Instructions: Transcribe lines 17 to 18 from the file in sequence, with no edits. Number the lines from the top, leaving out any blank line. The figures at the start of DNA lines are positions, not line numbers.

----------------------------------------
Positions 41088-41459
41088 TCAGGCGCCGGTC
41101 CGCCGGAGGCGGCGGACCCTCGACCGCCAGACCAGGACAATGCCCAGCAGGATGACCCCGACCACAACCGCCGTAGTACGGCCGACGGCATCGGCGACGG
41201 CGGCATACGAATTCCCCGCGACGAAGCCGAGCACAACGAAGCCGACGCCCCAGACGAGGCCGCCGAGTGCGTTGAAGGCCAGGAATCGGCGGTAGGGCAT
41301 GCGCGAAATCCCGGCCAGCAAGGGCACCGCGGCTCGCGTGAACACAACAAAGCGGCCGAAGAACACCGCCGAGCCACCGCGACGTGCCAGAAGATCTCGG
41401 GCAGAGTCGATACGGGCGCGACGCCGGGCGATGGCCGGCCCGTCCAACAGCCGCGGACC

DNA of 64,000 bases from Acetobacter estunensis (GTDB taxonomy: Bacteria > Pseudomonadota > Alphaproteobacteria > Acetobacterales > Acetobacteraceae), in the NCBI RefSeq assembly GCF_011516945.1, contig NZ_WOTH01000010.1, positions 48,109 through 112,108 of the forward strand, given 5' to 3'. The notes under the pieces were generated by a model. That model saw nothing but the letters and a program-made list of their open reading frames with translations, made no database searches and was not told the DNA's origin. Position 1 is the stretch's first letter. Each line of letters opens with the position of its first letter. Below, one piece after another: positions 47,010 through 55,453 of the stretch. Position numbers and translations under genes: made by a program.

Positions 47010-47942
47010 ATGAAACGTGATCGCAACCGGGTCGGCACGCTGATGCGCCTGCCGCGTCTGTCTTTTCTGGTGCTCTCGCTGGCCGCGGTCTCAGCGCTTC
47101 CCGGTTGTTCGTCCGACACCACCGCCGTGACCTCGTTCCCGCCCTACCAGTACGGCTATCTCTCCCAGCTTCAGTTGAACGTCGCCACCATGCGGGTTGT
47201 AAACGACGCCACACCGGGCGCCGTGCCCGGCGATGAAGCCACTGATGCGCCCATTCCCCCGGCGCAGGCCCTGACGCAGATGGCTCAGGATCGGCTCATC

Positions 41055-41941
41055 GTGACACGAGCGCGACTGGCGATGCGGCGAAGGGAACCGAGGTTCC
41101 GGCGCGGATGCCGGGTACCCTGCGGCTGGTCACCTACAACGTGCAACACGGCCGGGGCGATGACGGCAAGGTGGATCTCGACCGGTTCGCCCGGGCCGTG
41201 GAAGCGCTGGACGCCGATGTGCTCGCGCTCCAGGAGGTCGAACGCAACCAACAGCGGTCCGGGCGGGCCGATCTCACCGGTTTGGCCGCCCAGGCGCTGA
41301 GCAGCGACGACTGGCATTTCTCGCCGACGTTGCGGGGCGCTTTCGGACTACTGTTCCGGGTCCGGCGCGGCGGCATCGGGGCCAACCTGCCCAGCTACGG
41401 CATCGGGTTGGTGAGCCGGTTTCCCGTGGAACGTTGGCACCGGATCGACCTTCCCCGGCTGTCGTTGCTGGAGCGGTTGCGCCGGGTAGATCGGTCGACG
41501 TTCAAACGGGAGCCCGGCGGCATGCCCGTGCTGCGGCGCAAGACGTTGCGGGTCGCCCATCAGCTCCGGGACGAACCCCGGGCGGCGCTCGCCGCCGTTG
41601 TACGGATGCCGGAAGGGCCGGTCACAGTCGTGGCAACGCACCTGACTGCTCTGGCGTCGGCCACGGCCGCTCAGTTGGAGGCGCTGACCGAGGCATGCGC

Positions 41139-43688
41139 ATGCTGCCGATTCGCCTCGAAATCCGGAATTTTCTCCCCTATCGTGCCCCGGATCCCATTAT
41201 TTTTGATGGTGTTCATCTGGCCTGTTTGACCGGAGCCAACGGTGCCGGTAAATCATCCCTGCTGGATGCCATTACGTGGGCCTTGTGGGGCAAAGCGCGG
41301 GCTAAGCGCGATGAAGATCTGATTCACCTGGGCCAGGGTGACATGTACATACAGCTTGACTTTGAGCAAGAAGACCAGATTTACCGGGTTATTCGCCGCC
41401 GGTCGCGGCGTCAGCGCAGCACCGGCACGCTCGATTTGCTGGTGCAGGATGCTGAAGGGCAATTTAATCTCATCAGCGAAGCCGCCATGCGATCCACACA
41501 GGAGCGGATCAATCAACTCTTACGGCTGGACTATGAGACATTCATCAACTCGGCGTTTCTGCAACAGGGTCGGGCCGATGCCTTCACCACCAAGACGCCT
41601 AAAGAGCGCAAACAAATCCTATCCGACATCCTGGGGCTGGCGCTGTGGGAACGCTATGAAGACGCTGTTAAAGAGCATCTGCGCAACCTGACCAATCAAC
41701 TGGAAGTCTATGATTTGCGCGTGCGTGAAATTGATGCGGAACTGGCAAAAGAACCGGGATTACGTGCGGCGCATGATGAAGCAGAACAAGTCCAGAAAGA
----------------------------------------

41401 CATCGGGTTGGTGAGCCGGTTTCCCGTGGAACGTTGGCACCGGATCGACCTTCCCCGGCTGTCGTTGCTGGAGCGGTTGCGCCGGGTAGATCGGTCGACG
41501 TTCAAACGGGAGCCCGGCGGCATGCCCGTGCTGCGGCGCAAGACGTTGCGGGTCGCCCATCAGCTCCGGGACGAACCCCGGGCGGCGCTCGCCGCCGTTG